I dont want no part of it, said Bill. You do what you think is right. Do what you have to. But I cant help.
   The headman snorted. He glanced around at his warriors. They leaned on their  long spears, puffs of vapour blowing from their nostrils as they stood in the cold, indifferent to the Vandemonian’s refusal. But the headman rubbed his arm slowly as he looked Black Bill over one last time, then without a word he turned and led his clan off into the scrub, the slap of their feet sounding on the earth as they went. Bill waited as those figures melded once more into  the bush and waited even after they’d gone, staring into the void, left with only his thoughts.
   Inside the humpy he filled a tin bowl from the river bucket and unwrapped the soap cake from its leather. He lathered his hair and rinsed away the clay and possum grease smeared over it, the water running bloodcoloured  off his forehead. He washed and rinsed once more. The collar of his shirt hung sodden and redstained about his neck as he ladled the water across his scalp and Katherine, huddled in her blankets, loaded the fire with wood and watched him.
   When he was done, when he’d emptied the water outside, he went to the corner of the humpy and retrieved the old brown bessie kept beside their bed. It was a decent piece for which he’d bartered his pair of seasoned game dogs. He checked the mechanism, loaded it and propped the gun beside the door. Then he lowered himself into the chair and sat staring at the weapon. The roving party would be striking out after the Plindermairhemener in a week. Batman had agreed to cut him in on the bounty. Him and the Dharugs. Without their bushcraft the party had no hope of success.
   Katherine eyed the gun.
   You see them again you’ll be needin it, he said.
   But Bill knew the gun was only for show. If Manalargena means harm then harm shall follow.

Meet the Author

Rohan Wilson lived a long, mostly lonely, life until a lucky turn of events led him to take up a teaching position in Japan, where he met his wife. They have a son who loves books, as all children should. They live in Launceston, Tasmania, but don't know why. Rohan holds degrees and diplomas from the universities of Tasmania, Southern Queensland and Melbourne. This is his first book.

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The Roving Party 5 out of 5 based on 0 ratings. 1 reviews.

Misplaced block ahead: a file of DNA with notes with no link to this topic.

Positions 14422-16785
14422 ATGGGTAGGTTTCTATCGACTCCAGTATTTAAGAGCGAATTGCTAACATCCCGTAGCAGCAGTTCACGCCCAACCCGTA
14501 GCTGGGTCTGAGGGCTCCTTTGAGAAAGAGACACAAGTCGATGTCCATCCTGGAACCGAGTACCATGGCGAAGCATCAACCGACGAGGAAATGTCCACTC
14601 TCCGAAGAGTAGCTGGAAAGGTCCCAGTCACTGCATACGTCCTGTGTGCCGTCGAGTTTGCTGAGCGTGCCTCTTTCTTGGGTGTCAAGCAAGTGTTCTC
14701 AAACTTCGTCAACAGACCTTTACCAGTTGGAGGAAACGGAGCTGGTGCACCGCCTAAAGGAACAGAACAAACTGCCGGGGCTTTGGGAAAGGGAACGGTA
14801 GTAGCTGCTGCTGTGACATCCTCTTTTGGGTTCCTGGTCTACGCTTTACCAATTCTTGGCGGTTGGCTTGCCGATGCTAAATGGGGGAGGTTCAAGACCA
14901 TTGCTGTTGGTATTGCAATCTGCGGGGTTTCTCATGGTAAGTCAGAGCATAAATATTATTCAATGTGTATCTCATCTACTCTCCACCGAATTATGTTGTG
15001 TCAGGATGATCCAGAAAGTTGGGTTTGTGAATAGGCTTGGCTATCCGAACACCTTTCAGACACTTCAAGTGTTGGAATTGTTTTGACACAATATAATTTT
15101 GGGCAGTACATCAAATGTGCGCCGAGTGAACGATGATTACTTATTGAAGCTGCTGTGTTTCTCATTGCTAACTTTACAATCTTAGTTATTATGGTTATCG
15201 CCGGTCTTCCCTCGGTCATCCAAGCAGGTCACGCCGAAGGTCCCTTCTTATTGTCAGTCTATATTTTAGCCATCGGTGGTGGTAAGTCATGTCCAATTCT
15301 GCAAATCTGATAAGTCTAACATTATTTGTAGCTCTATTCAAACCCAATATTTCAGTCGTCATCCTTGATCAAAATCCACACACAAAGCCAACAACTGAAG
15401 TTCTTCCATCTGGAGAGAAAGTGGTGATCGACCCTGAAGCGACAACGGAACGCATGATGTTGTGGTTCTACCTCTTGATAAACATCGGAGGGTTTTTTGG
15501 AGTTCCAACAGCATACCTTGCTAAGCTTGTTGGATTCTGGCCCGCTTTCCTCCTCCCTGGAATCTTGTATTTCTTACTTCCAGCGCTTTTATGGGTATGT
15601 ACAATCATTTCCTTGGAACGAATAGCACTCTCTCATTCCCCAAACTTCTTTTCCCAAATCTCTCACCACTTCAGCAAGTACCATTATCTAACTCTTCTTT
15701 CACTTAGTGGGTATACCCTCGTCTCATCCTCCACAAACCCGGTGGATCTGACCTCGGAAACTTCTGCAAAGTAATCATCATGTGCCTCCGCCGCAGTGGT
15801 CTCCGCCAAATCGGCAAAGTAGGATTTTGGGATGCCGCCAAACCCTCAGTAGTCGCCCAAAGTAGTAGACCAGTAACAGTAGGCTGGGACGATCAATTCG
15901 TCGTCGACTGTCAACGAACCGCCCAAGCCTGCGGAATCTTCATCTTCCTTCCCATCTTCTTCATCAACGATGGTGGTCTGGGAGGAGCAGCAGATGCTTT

TheReadingWriter More than 1 year ago
This haunting debut by Rohan Wilson is a grim but beautifully written and evocative retelling of the clearing of Van Diemen’s Land for white settlers. Darkly imagined and unblinkingly told, Wilson features a black man raised white as one of two central characters. He is called Black Bill, or The Vandemonian. Vandemonian is a term white settlers of Van Dieman’s Land called themselves. Bill travels with and aids the ‘roving party’ as they seek to kill or capture aborigines in the area that came to be called Tasmania. The other is major character is Batman, John Batman, a historical figure born in Sydney of British parents and who settled in Tasmania’s northeast. Batman led roving parties over a period of years during the ‘Black Wars’ that is the subject of this novel. The roving party has two more black scouts, both from Parramatta near Sydney, who join for payment. Much of the rest of the group are poor damned men, recently released white convicts who seek government pardons for their efforts. Wilson balances on a knife’s edge in re-creating the real life that fills this story, rounding out his two main characters by instilling in them a steely-eyed savagery, an ability to coldly reason and plot their advantages, and a blessed and unexpected charity. Rich language and complex characterizations makes this tragedy the marvel it is, and Wilson is positively Shakespearean in adding comic relief with the occasional buffoonery of some of the rovers. The raid depicted in this novel is a recorded event that took place in September 1829. Batman led an attack on a large group of Plindermairhemener clan aborigines who were headed by the witch Manalargena. "Foremost among that singular horde was Manalargena who carried across his shoulder a waddy shaped from blackwood and stained with the filth of war…his wife had ochred his hair into long ringlets as precise as woven rope…the beard on his chin was matted, and the lank twists as red as a rooster’s wattle jiggled as he walked about…" Mannalargena On this raid, Batman takes hostage a young mother and her child. He sends the mother off to the penal colony down south while he keeping the child in his own household. But it is Black Bill we watch with such terrible intensity throughout the novel, praying that his motivation becomes, if not acceptable, at least understandable. He knows Manalargena, and hosted his band at his home. There is very little modern-day sensibility here and we feel transported to a different time. Whatever dislocation non-Australians might feel with the language, the weapons, the plants and animals unique to the continent ‘down under’, one knows in one’s heart and gut the bald truth of the white man’s sense of ‘manifest destiny’: What’s yours is mine and what’s mine is mine. That each of our continents experienced it makes this terrible tale no less potent. Originally published by Allen & Unwin in Australia in 2011, this book won the Vogel Literary Award there in that year. It has also won the 2013 Tasmania Literary Award Margaret Scott Prize, and the 2012 New South Wales Premier’s Literary Award. It was shortlisted for the numerous other awards. It deserves all this attention for as a debut this is an extraordinary achievement. For more history of the time and place recorded in this fiction, see this Wikipedia entry for Ben Lomond Mountain in northeast Tasmania. It turns out that Black Bill was real, too. His name was William Ponsonby. Rohan Wilson shares with us the experience of writing his first novel and winning the Vogel Prize.